When I was younger I was turophobic. Maybe that's a bit strong, I wasn't afraid of cheese, I just didn't like it really. Don't worry, I (along with almost all cheese-haters as I found out) am and have always been pro-pizza. These days I'd class myself as more of a mild cheeseskeptic (that is mildly skeptical towards cheese, not skeptic of just mild cheese), so I'd have to say I'm more enamoured of the Mariner's Pie (creamy parsley sauce with sweetcorn) than the Admiral's Pie (creamy butter sauce with cheddar cheese). Given that the fish is Pollock, I'd quite like to fast bowl one pie while flicking forkfuls of the other at a canvas (or perhaps combine the two in a manner akin to Michael Vaughan). If it were Haddock I'd be referencing a beardy Tintin character, but if it were cod I'd have to resort to making a James Pond 2: Codename Robocod reference. That or some awful puns of my own. Just thank cod you didn't have to put up with that.

David Beckham: 6/10
Mariner's Pie: 6.5/10, Admiral's Pie: 4.5/10 (Average: 5.5/10)
Total: 11.5/20

Saturday, 12 June 2010

Lionel Messi/Didier Drogba/Fernando Torres, Pepsi Max

What is it with football? Unlike cyclists, who endorse foodstuffs like Bran Flakes (Chris Hoy) or Hovis Wholemeal (Victoria Pendleton - COP review forthcoming), football likes to associate itself with junk. You'd think that the effect of footballers endorsing healthier foods would be much greater than that of endorsing products that everybody likes already. Thus, I can't quite fathom why the footballing authorities and footballers themselves are so much in thrall to these mega-rich multinationals.

Even when I was a young lad, footballers would do more honourable things, like sometime-Phantom of the Opera lookalike Gary Mabbutt appearing in mid-nineties CBBC magical realist masterpiece The Queen's Nose...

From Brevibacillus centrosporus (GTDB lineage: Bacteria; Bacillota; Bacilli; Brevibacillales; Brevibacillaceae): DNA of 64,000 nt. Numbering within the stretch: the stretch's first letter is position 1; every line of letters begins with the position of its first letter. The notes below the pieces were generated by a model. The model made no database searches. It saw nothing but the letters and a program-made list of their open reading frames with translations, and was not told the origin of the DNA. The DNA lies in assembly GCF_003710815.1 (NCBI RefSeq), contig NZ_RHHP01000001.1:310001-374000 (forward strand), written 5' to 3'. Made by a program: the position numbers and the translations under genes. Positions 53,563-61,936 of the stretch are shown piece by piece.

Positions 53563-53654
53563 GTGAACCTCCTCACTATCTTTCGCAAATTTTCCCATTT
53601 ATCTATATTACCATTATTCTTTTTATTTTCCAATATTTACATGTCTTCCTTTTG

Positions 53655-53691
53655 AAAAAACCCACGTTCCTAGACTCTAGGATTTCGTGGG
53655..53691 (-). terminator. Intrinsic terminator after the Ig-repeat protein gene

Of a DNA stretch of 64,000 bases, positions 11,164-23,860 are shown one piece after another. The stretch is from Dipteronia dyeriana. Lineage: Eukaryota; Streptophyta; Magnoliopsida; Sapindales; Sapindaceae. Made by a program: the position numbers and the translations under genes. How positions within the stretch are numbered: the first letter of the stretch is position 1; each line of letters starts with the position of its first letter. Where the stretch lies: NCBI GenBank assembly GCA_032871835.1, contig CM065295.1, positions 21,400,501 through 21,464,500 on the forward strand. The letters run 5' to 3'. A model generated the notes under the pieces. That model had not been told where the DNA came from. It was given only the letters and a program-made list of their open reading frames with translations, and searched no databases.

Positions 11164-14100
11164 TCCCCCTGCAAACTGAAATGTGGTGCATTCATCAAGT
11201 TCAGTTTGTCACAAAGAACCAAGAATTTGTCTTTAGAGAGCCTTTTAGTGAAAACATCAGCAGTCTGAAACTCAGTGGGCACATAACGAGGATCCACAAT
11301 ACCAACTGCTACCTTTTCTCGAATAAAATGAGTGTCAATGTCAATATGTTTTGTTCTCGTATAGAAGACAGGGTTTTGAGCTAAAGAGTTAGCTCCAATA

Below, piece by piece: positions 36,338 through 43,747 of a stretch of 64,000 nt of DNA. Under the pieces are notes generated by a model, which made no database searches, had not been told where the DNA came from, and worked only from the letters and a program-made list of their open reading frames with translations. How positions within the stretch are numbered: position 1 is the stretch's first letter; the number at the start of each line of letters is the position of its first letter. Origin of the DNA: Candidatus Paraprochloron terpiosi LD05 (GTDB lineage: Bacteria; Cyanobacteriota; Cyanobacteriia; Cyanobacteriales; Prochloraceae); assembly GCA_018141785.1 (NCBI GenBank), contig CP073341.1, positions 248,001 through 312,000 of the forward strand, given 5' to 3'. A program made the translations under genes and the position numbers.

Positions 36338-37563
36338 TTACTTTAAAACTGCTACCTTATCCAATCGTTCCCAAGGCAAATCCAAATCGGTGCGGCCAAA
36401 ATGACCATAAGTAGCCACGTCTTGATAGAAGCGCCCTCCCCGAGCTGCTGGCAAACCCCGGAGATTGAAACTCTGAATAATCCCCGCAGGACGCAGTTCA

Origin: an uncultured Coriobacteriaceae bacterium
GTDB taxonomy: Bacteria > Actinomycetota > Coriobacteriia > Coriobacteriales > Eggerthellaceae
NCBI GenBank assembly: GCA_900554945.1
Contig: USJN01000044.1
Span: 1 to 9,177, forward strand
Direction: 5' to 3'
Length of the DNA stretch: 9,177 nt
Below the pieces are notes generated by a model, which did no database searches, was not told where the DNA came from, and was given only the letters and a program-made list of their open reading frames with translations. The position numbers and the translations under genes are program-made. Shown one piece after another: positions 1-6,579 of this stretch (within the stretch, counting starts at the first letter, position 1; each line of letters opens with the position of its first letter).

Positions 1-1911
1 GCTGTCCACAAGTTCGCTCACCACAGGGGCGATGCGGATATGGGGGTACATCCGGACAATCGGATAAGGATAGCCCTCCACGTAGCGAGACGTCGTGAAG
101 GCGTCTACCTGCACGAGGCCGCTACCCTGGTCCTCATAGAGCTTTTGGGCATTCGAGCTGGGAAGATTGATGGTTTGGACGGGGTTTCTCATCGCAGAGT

...which tangentially leads me to my...

Close Encounters of the Queen's Nose Kind:
1. When I worked at a well-known fast food restaurant, the dad from the Queen's Nose once came in to eat. He is also lovingly remembered for voicing Marvin, the Paranoid Android, in the TV and radio series of The Hitchhiker's Guide to the Galaxy.

2. When I went on a skiing trip to France with my school, Harmony from the Queen's Nose was on the ferry there and back, going on a skiing trip with her school. She is also lovingly remembered for appearing in Jonathan Creek that one time and those adverts for Wrigley's sponsoring Hollyoaks.

Anyway, the accompanying Mega-advert for this promotion features a number of stars playing a game on a pitch outlined by Africans. Now, these Africans might look willing to do this, but I'm pretty certain that letting a load of black people form the bounds of the pitch for a bunch of multi-millionaires amounts to slavery.

There's not much to say about our trio of endorsers beyond their footballing talents, but it's perplexing that Frank Lampard hasn't been selected for the UK market, what with his blossoming romance with Christine Bleakley, the doyenne of early evening magazine shows (just look at Live From Studio Five - they need two women to fill her role). By the way, Frank, I understand and share your pain at losing a parent at a premature age, but I don't think you need to dedicate every goal to your mum - give her some rest, will you?

Now, when it comes to Pepsi or Coca-Cola, I don't really have any strong feelings either way. I'm pretty sure you'd agree though that the pecking order for either is

1. glass bottle
2. can
3. 500ml plastic bottle/top of 2l plastic bottle
4. bottom of 2l plastic bottle

And what about Coke on tap, you ask? Given its variable in-house mixture of concentrated syrup and carbonated water, often with some residue of Fanta/Tango/Sprite/7-Up/Sprunt thrown in, I think it's a bit of a stretch to call the stuff Pepsi or Coca-Cola.

So, I'd have to say that the Pepsi Max was not nearly as nice as the glass bottles of Pepsi Raw (made from all-natural ingredients) that I bought with it in a multi-buy offer. I'm not entirely sure whether this superiority is resultant from the natural kola nut flavour, or whether it is this glass bottle effect. On this point, currently featuring in the Uneven Geographies exhibition at Nottingham Contemporary is Cildo Meireles' Coca-Cola Project, glass bottles of Coke which he had printed slogans and then reintroduced into circulation. My overriding response was to want a nice cold bottle myself. I'm pretty sure that's not the correct reaction.

Lionel Messi: 8/10, Didier Drogba: 6/10, Fernando Torres: 7/10 (average 7/10)
Pepsi Max: 6.5/10
Total: 13.5/10